IN RE: Stephen D. FOX.
ATTORNEY DISCIPLINARY PROCEEDINGS
This matter arises from a motion for reciprocal discipline pursuant to Supreme Court Rule XIX, § 211 filed by the Office of Disciplinary Counsel (“ODC”) against respondent, Stephen D. Fox, an attorney licensed to practice law in the State of Louisiana and the State of Texas. Attached to the motion was a certified copy of the “Agreed Judgment of Suspension” entered into between respondent and the Texas Commission for Lawyer Discipline. Pursuant to that judgment, respondent was suspended from the practice of law in the State of Texas for a period of sixty days.2
Respondent filed a timely response to the motion for reciprocal discipline. In his response, respondent contended the actual term of the suspension was only thirty days rather than sixty days and asserted the counsel for the Texas Commission on Lawyer Discipline “choose to disguise this suspension to make it appear as though it were a sixty day (60) day suspension.” Respondent further asserted that he timely informed the ODC of the Texas discipline in an attempt to have the Louisiana suspension run concurrently with the Texas suspension, but that the ODC was unable to comply with this request due to time constraints and the inability to obtain a certified copy of the Texas judgment.
Upon review of the matter, we find respondent has failed to prove the existence of any of the elements under Supreme Court Rule XIX, § 21(D)3 which would preclude this court from imposing the identical discipline as imposed in Texas.
Accordingly, it is ordered that respondent, Stephen D. Fox, be suspended from the practice of law in Louisiana for a period of sixty days, commencing from the date of finality of this judgment.
1. Supreme Court Rule XIX, § 21(A) provides:A. Disciplinary Counsel Duty to Obtain Order of Discipline From Other Jurisdiction. Upon being disciplined by another state disciplinary agency, a lawyer admitted to practice in Louisiana shall promptly inform disciplinary counsel of the discipline. Upon notification from any source that a lawyer within the jurisdiction of the agency has been disciplined in another jurisdiction, disciplinary counsel shall obtain a certified copy of the disciplinary order and file it with the board and with the court.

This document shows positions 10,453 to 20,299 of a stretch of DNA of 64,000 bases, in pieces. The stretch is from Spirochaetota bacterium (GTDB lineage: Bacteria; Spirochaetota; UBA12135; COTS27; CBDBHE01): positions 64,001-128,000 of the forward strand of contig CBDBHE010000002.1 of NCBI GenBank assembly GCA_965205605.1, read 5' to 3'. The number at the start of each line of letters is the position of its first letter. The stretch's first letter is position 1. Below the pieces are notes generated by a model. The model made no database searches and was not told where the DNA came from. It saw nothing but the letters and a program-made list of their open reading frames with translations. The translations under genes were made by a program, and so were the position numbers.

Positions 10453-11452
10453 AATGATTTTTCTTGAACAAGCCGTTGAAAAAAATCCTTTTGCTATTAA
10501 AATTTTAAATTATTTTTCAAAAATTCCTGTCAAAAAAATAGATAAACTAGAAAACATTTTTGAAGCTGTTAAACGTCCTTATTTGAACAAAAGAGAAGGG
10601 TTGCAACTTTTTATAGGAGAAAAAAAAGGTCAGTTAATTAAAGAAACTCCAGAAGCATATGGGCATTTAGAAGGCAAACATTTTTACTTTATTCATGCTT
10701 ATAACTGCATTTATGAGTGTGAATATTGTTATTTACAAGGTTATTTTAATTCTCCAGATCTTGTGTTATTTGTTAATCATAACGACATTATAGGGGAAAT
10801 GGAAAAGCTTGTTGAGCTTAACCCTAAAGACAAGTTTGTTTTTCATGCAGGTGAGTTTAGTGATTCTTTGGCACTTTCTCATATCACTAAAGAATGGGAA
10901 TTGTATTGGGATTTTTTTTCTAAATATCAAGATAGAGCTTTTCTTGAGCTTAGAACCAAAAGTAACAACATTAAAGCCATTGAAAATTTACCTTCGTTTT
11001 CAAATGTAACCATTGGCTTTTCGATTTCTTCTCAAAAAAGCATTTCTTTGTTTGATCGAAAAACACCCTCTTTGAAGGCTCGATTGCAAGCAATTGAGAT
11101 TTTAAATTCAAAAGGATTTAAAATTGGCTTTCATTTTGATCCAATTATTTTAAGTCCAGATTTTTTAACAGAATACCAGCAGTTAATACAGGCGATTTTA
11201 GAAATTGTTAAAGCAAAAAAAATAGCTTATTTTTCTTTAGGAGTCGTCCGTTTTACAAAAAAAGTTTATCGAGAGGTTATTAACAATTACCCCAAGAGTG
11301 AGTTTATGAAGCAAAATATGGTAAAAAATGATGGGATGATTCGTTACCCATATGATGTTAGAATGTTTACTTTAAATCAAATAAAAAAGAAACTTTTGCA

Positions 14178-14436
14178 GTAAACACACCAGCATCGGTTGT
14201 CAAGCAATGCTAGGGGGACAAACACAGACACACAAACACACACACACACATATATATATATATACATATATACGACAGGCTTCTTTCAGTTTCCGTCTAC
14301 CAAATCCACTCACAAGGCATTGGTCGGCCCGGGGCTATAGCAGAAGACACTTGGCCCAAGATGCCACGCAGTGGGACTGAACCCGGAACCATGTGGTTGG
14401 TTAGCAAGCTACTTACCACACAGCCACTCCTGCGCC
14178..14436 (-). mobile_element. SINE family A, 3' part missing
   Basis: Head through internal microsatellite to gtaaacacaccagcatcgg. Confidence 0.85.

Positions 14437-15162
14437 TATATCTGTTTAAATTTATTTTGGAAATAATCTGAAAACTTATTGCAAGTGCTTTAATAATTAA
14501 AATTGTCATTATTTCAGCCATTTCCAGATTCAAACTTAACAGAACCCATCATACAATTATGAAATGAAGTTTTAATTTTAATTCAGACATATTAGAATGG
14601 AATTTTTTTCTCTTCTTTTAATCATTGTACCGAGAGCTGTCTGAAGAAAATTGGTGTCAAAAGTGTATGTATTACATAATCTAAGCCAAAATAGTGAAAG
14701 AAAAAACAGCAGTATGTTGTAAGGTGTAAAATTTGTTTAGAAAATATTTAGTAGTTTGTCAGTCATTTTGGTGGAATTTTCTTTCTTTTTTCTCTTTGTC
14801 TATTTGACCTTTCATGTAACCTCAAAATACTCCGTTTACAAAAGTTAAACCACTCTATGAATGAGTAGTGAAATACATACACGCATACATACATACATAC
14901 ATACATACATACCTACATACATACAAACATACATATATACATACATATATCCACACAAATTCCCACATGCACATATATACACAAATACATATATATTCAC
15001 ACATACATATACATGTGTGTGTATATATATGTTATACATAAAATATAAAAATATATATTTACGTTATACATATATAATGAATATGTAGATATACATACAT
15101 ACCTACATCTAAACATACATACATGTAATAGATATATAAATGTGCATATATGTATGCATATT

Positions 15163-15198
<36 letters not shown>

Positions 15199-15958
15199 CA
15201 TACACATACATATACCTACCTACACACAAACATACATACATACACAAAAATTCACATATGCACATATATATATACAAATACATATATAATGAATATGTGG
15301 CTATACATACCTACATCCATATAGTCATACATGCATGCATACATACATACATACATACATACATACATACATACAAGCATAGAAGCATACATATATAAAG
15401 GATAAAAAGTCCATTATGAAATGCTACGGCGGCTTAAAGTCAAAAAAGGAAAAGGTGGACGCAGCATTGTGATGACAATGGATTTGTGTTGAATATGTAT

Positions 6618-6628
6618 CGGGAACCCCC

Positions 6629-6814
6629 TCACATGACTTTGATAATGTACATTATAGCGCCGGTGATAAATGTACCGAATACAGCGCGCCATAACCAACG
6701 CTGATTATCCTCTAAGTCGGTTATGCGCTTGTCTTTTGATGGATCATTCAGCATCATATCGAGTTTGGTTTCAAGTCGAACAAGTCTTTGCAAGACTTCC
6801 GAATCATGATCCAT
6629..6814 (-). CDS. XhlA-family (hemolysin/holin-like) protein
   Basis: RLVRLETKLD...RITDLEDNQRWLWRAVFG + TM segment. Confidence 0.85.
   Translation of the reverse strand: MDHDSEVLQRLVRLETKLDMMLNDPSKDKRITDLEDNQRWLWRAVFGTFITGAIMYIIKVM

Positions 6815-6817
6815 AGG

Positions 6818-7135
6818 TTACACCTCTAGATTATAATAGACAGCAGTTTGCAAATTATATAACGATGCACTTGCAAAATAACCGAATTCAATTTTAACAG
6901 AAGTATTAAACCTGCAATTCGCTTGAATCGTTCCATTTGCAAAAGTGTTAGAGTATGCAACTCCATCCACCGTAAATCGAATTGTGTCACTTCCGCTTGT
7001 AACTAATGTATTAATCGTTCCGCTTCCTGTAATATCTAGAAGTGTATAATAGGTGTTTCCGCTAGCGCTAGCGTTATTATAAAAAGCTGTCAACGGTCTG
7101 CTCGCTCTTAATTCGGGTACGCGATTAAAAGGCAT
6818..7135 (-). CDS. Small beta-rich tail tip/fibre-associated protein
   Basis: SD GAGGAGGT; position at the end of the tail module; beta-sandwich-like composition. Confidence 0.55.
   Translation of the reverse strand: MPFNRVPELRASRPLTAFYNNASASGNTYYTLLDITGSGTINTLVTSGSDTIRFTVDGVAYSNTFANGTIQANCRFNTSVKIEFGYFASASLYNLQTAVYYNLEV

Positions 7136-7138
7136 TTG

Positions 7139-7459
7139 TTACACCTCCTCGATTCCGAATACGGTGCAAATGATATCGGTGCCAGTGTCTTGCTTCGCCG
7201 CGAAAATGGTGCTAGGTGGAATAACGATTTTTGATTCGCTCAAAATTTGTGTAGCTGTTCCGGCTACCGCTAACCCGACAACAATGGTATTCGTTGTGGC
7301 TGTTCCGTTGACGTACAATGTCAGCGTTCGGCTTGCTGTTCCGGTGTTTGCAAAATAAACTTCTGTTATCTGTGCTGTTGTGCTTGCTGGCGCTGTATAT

2. The “Agreed Findings of Fact” indicate the discipline was based on the following conduct:In representing a client, Respondent sent a demand letter dated October 18, 1993, to an individual regarding payment of a promissory note. The letter included the following statement: “If I do not hear from you within ten (10) days of your receipt of this letter, then legal proceedings [both civil and criminal as well as notice to the United States Immigration Service] will be filed against you without further notice.”
3. Supreme Court Rule XIX, § 21(D) provides:D. Discipline to Be Imposed. Upon the expiration of thirty days from service of the notice pursuant to the provisions of paragraph B, this court shall impose the identical discipline unless disciplinary counsel or the lawyer demonstrates, or this court finds that it clearly appears upon the face of the record from which the discipline is predicated, that:(1) The procedure was so lacking in notice or opportunity to be heard as to constitute a deprivation of due process; or(2) There was such infirmity of proof establishing the misconduct as to give rise to the clear conviction that the court could not, consistent with its duty, accept as final the conclusion on that subject; or(3) The imposition of the same discipline by the court would result in grave injustice; or(4) The misconduct established warrants substantially different discipline in this state.If this court determines that any of those elements exists, this court shall enter such other order as it deems appropriate. The burden is on the party seeking different discipline in this jurisdiction to demonstrate that the imposition of the same discipline is not appropriate.
PER CURIAM. * FN* Kimball, J. not on panel. Rule IV, Part 2, § 3.